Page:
Eye Health: Maintaining Healthy Vision for Your Employees

In today’s highly digital world, it’s almost impossible to do any work without having to look at a screen. Most workers spend an average of 6.5 hours a day sitting in front of a computer, which can take a toll on not only their backs, necks, and legs, but also on their eyes. This is why companies should do their part to encourage and enforce practices to maintain eye health and overall well-being (while we’re at it) for their employees.

Create informative corporate reminders

Your HR and medical team can get creative by providing infographics or weekly newsletters that not only cover eye health practices but also maintain overall health. Topics can cover:

  • Fruits and vegetables that promote eye health
  • The importance of a good night’s sleep
  • Wellness events
  • Easy desk exercises
  • Meditation and breathing exercises
  • And many more!

Additionally, you can also consider partnering with optical shops that can offer special discounts or promotions for your employees in exchange for promoting or referring their shop to your employees.

Include regular eye exams and visits to an ophthalmologist in employees’ medical plans

When it comes to seeking medical help, one of the barriers for some individuals is cost. Since most of an employee’s screen time is related to office work, it’s only fair to include regular eye screenings in your corporate healthcare plan. Aside from that, those employees who will need specialists or additional medical procedures should also be covered. This is to ensure that employees are in their best shape to perform their daily and office tasks well. It can mean fewer sick days due to eye strain, headaches, etc.

Instill easy eye health practices

To prevent eye fatigue, it’s essential to provide regular reminders for employees to take much-needed screen breaks. For example, every 20 or 30 minutes, an employee should stop looking at their computer screen and look at something 20 feet away. Install anti-glare screens on computers when necessary to avoid the extra strain on employees’ eyes. Some may think that taking regular breaks from the screen may disrupt productivity, and installing anti-glare screens may seem like an unnecessary expense. But in the long run, these short breaks and the additional cost of anti-glare screens can actually save you and your employees from future operational and literal headaches.

Aside from these examples, there are other simple adjustments that employees can make to create less stress on their eyes. Encourage them to adjust their computer’s display settings. The screen’s brightness should be neither too bright nor too dim. It should be just enough to match the brightness of the environment or the surroundings. Adjusting the text size and color can help avoid squinting and bad posture when trying to get closer to the screen. Even if employees have 20/20 vision, they can still wear blue light glasses that can filter out some of the blue light coming from the screen that can cause eye discomfort.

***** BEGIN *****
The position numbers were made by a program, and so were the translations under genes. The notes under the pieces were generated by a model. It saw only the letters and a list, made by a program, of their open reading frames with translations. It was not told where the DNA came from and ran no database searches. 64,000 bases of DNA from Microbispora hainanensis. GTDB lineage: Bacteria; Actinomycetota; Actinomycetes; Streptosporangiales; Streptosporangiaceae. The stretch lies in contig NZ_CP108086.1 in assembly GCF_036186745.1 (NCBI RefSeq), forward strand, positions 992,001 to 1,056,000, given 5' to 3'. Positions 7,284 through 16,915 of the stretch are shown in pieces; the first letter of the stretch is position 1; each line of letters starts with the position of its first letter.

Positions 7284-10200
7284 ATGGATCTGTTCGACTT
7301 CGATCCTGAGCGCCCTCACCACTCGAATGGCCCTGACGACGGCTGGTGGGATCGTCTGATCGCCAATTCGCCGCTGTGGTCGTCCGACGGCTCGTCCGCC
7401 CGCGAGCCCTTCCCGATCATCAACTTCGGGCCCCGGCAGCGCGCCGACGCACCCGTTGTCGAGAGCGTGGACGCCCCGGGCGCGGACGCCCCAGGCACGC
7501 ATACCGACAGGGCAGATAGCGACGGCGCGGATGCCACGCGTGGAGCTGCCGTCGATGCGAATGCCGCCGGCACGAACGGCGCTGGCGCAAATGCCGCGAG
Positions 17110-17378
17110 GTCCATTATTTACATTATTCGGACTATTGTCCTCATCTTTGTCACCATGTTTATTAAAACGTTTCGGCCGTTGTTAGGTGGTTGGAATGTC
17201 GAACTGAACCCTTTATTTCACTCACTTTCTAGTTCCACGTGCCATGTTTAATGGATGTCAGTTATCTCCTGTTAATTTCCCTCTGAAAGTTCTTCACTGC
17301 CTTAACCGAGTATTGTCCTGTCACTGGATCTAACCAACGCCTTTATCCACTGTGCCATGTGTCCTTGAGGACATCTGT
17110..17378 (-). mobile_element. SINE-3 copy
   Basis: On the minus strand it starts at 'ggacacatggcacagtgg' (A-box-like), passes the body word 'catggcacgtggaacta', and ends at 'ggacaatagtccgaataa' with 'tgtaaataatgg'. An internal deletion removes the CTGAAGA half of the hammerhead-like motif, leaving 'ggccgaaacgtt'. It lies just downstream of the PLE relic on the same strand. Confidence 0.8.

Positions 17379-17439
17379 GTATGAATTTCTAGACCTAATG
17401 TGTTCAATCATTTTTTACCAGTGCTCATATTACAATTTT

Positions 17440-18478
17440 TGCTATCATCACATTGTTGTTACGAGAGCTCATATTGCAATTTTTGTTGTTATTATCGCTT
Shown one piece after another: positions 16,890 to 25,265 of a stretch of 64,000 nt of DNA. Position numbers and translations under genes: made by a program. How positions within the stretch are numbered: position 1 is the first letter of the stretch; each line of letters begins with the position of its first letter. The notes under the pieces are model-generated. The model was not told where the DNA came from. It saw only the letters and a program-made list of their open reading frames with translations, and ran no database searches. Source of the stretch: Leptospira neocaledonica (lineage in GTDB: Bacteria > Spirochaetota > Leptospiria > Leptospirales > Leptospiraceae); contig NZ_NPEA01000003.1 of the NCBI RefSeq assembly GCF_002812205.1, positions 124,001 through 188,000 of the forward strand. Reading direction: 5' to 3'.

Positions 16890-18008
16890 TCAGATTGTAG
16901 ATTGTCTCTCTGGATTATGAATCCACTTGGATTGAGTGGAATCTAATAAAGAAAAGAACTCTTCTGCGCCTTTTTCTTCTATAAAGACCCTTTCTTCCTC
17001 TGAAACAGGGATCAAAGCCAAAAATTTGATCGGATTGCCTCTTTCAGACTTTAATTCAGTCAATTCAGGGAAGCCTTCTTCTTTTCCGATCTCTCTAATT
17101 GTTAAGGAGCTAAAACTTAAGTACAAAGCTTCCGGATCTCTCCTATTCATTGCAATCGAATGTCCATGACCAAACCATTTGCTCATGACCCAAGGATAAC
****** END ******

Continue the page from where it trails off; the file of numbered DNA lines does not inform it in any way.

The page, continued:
Encourage employees to turn coffee and lunch breaks into screen breaks as well

Aside from providing an opportunity to interact and brainstorm with colleagues away from the screen, encouraging screen-less coffee or lunch breaks can help your employees feel well rested and ready to take on the work once they get back to their desk. Because workers have been sitting at their desks for hours, these breaks provide a window for employees to take a walk to get their food or to do some stretching for their legs, hands, back, and neck.

Serve food that help maintain good eye health

If you have an in-office cafeteria, make sure to have food options that include foods that promote good eye health. There are a lot of foods that contain vitamins and minerals that can help with eye health and are easy to incorporate in everyday dishes.

Vitamin A

  • Sweet potatoes
  • Pumpkins
  • Carrots
  • Bell peppers

Vitamin E

  • Salmon
  • Leafy green vegetables
  • Almonds, sunflower seeds, and other nuts

Vitamin C

  • Oranges and other citrus fruits
  • Broccoli
  • Kale

B Vitamins

  • Oats
  • Milk
  • Yogurt
  • Beef

Omega-3 Fatty Acids

If you don’t have an in-office cafeteria, you can equip your employees with more information about foods that promote eye health in your office newsletters or announcements. This way, they can incorporate these ingredients into their packed lunches or consider ordering eye-healthy food when they eat out. You can also make sure that food options like these are available during any company events.

It’s important that employers implement guidelines that take care of their employees’ well-being. Doing so is essential both from a social responsibility and a business standpoint. Employees spend a majority of their 24 hours at work during the week, sometimes even during weekends, and a lot of what they do at work can affect their health long after they’ve moved to other work arrangements or retired.

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